Bob Dylan performs at IU auditorium on Sunday night and performs new compositions

Singer-songwriter Bob Dylan performed at the IU Auditorium on Sunday night as part of his Rough and Rowdy Ways world tour after two years of absence from the stage due to the COVID-19 pandemic.

Dylan performed songs from his album “Rough and Rowdy Ways”, which he composed last year. A few of these recently released titles include tunes such as “I Contain Multitudes”, “False Prophet” and “Goodbye Jimmy Reed”.

While Dylan is well known for his classic 1960s hits “Like a Rolling Stone” and “The Times They Are A-Changin”, Sunday night’s performance saw audiences of varying ages.

UI journalism professor Mike Conway, who attended Dylan’s performance, believes the singer-songwriter holds a unique place in our culture due to his major musical influence in a time of immense cultural change during the 1960s.

“I think he’s just one of those legends, and what I really love about him is that he still plays,” said Conway. “He always writes new music. He doesn’t just make the biggest hits.

While Conway said he appreciates Dylan’s commitment and willingness to continue creating new music, he also highlighted the uniqueness of Dylan’s approach to touring over the decades and how that is. may not be suitable for some fans.

“A lot of people in his time of origin over the past few decades are sometimes upset that he doesn’t play the hits, and when he plays a song you know it’s often a different arrangement,” said Conway.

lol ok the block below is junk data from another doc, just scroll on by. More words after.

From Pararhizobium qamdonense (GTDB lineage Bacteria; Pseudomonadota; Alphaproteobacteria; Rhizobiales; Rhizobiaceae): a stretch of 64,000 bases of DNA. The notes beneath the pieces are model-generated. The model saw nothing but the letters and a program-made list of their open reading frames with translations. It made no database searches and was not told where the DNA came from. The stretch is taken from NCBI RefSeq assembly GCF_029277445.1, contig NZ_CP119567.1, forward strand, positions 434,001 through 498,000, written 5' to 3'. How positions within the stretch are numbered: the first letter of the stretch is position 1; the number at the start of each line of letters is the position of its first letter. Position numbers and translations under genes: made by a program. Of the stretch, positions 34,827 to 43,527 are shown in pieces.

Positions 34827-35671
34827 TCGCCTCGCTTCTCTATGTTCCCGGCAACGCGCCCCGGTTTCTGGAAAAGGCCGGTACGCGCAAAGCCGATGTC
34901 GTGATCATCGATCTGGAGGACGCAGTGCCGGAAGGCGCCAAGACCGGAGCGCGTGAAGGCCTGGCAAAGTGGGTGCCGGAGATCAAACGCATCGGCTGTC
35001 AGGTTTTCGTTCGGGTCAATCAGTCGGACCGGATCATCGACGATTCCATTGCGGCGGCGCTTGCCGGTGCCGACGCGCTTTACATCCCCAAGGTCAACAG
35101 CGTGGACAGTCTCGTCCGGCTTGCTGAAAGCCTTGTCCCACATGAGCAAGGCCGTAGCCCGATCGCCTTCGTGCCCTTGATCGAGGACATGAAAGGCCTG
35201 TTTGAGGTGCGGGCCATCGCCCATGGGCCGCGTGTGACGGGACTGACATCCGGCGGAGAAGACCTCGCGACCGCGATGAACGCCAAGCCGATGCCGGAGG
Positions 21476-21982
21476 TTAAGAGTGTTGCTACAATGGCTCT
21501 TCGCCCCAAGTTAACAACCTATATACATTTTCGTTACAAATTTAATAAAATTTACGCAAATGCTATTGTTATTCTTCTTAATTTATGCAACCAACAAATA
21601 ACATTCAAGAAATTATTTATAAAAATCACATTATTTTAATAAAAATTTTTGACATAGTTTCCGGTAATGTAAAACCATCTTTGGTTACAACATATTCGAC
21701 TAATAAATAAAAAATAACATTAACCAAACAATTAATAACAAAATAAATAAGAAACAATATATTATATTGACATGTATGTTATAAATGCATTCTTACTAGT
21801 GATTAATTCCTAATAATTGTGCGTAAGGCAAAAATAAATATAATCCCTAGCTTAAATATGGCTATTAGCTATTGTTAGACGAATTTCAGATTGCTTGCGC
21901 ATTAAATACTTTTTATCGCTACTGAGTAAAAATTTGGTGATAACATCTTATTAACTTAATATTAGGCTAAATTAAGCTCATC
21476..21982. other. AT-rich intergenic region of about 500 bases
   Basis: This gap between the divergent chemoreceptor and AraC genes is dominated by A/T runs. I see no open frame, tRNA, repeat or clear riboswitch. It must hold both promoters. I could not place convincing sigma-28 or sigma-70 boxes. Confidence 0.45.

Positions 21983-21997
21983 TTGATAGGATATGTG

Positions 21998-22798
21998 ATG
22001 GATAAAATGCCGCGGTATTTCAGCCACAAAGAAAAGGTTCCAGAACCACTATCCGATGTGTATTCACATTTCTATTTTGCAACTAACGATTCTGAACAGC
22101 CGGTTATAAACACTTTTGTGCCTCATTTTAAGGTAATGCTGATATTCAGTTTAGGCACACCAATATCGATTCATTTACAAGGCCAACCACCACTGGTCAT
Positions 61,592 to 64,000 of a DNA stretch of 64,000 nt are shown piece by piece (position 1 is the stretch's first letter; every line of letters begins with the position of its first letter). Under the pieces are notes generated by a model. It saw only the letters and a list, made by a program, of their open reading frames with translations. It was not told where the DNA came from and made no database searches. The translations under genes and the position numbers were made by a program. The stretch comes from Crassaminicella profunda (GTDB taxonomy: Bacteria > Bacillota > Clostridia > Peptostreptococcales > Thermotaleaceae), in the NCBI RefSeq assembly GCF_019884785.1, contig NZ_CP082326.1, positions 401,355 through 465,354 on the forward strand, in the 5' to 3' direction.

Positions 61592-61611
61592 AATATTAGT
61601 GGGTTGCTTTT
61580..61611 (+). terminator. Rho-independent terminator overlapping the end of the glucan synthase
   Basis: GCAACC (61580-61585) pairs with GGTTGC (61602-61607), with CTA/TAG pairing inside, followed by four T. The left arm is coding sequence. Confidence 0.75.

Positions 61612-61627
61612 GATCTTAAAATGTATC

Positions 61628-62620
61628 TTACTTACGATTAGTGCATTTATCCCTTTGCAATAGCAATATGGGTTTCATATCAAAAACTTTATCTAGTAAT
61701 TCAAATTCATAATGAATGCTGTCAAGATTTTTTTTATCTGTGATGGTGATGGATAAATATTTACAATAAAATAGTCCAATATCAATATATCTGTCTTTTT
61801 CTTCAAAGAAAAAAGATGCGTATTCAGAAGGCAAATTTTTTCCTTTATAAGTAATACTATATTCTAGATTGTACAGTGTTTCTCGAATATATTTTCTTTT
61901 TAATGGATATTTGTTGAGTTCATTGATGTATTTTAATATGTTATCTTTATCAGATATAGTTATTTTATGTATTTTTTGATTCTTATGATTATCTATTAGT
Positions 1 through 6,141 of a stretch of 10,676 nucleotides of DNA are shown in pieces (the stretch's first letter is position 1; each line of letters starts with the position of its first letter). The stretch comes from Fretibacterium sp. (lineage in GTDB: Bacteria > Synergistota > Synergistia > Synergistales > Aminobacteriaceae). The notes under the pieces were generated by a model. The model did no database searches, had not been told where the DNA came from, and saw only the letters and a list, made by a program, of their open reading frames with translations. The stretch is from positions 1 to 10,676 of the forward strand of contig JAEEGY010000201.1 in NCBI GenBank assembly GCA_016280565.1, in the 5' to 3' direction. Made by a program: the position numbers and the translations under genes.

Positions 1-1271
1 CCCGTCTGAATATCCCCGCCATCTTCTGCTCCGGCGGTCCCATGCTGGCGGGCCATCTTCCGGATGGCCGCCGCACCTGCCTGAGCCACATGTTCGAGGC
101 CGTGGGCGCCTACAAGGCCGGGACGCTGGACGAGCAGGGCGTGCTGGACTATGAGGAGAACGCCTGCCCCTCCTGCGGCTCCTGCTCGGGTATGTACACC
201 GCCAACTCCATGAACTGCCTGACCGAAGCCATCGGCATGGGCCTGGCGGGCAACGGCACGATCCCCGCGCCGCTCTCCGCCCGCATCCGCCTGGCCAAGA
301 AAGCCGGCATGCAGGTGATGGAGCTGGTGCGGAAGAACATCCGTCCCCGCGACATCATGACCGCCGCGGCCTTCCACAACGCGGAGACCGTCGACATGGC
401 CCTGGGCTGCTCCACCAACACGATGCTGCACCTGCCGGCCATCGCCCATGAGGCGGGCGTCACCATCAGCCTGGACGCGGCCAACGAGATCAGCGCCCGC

UI freshman Griffin Stark is one of those fans and has commented on Dylan’s evolution in style.

“I definitely prefer his old stuff,” Stark said. “His new stuff is more rock influenced. His older stuff is more folk blues.

Dylan’s rock style on the Rough and Rowdy Ways tour is somewhat different from his previous hits, which were more traditional folk songs.

Despite this, Stark appreciates the importance of Dylan’s scale as a cultural and musical icon.

“It’s definitely something I wanted to do before I died,” Stark said of attending the concert. “I have never seen someone so influential in person.”

Conway also emphasizes the uniqueness of Dylan’s tours compared to other famous artists.

“He tours enough that his ticket prices don’t get out of hand,” Conway said. “It’s not like those other bands of old that go on a massive tour, charge hundreds of dollars and play in a big arena.”

Conway also feels that the atmosphere of the IU Auditorium helps foster a certain intimacy at the event.

Ultimately, Conway is ultimately inspired by Dylan’s enthusiasm for his own work.

“He’s a fun guy,” Conway said. “He’s not going to play the hits the way they want to be heard. He’ll do what he wants to do and then it’s up to you to decide if you want to go see him.

Dylan himself emphasized the honor of performing at IU.

“It’s great to play at a university, a place where people think for themselves. Dylan said.

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